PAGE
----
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May 21
2021

Research Bit: Therapeutic strategies focusing on axonal health and neuromuscular junctions

Research Bits
The Packard Center welcomed Ludo Van Den Bosch, PhD from the VIB-KU Leuven Center for Brain & Disease Research to a recent Investigator's meeting.

Meeting Date: May 21, 2021

Presenter: Ludo Van Den Bosch

Talk Title: Therapeutic strategies focusing on axonal health and neuromuscular junctions

 

What was the question being asked?

Impaired transport along neuronal processes has long been regarded as a pathomechanism underlying neurogenerative diseases including ALS. Using patient derived neurons, the Van Den Bosch lab seeks to identify therapeutic approaches that can restore proper transport along these neuronal “highways”.

Why is this important for ALS research?

While altered transport along neuronal “highways” has been observed in ALS models for a number of years, few studies have evaluated the mechanism by which these disruptions occur. The Van Den Bosch lab has begun to unravel to neuronal basis of highway transport dysfunction using patient derived neuronal cultures. In turn, this work is poised to identify therapeutic targets that may mitigate neuronal dysfunction.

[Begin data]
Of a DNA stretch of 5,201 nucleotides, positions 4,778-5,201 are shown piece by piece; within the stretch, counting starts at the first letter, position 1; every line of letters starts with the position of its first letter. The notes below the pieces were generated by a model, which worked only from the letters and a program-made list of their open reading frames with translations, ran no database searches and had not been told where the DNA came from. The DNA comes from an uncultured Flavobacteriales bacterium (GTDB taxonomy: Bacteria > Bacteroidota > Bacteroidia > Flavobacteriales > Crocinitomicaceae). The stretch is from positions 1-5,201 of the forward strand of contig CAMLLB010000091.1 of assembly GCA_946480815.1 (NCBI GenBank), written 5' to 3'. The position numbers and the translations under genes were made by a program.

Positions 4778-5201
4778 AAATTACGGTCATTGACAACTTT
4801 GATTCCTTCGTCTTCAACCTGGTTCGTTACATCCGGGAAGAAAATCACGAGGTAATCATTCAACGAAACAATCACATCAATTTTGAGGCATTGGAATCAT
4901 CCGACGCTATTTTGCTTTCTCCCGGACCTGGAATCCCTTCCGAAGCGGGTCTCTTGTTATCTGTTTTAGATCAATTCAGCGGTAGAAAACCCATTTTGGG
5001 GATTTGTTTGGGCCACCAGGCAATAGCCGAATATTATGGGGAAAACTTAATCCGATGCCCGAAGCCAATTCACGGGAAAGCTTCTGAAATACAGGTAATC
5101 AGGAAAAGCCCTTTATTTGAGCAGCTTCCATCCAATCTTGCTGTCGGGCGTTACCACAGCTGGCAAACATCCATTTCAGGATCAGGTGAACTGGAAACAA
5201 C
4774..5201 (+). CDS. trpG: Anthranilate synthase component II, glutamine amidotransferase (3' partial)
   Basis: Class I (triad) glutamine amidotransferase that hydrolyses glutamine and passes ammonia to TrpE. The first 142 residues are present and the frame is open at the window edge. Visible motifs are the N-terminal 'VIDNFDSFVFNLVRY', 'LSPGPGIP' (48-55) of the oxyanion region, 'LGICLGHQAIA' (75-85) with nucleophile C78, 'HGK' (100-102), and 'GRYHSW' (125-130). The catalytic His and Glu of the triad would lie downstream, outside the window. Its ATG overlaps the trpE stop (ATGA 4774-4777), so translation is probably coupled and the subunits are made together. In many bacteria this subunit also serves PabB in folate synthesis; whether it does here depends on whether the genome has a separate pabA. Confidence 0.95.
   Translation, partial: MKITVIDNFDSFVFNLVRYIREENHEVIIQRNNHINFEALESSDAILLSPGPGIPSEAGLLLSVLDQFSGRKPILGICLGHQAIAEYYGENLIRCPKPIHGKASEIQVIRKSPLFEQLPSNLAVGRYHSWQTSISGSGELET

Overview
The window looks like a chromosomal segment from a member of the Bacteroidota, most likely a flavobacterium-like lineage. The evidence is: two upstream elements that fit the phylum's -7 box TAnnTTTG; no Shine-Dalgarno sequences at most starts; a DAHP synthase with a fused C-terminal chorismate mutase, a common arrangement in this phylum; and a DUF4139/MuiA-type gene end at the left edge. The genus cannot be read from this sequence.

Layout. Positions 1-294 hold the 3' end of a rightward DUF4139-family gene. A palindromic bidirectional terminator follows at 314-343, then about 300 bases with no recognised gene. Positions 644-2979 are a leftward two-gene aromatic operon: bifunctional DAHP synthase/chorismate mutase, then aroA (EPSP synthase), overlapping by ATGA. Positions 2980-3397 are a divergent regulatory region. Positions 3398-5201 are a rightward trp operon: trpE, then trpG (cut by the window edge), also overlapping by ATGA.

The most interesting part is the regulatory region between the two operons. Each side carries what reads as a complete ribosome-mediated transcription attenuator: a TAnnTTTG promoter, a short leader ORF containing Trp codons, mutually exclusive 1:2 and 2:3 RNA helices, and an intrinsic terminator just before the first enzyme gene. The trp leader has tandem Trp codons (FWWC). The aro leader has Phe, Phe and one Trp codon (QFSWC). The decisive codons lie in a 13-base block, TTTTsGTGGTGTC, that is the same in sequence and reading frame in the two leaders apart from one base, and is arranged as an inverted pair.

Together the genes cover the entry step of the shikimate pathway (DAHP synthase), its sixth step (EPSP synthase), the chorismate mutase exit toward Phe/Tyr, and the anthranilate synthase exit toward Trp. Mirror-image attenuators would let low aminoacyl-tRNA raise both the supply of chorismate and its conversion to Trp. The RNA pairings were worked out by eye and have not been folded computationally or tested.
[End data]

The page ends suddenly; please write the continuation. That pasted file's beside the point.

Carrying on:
What was the take-home message?

Modifications to the microtubule highways ensure they are able to properly function. Using multiple patient derived neuronal models of familial ALS, the Van Den Bosch lab has shown that pharmacologically impairing the function of a protein that modifies these “highways” can restore proper transport. Moreover, they have found that manipulating the function of this protein can additionally restore the localization of TDP-43, an RNA binding protein commonly mislocalized in multiple neurodegenerative diseases including ALS.

How do you think the results of this study might impact future approaches to the treatment of ALS?

Recent work in the Van Den Bosch lab has been exploring the potential of therapeutic targets to restore transport along neuronal highways and reverse TDP-43 pathology. These cellular alterations are shared amongst multiple neuropathies and neurodegenerative diseases. As a result, therapeutically targeting this neuronal transport pathway may prove beneficial for ALS as well as other related diseases.

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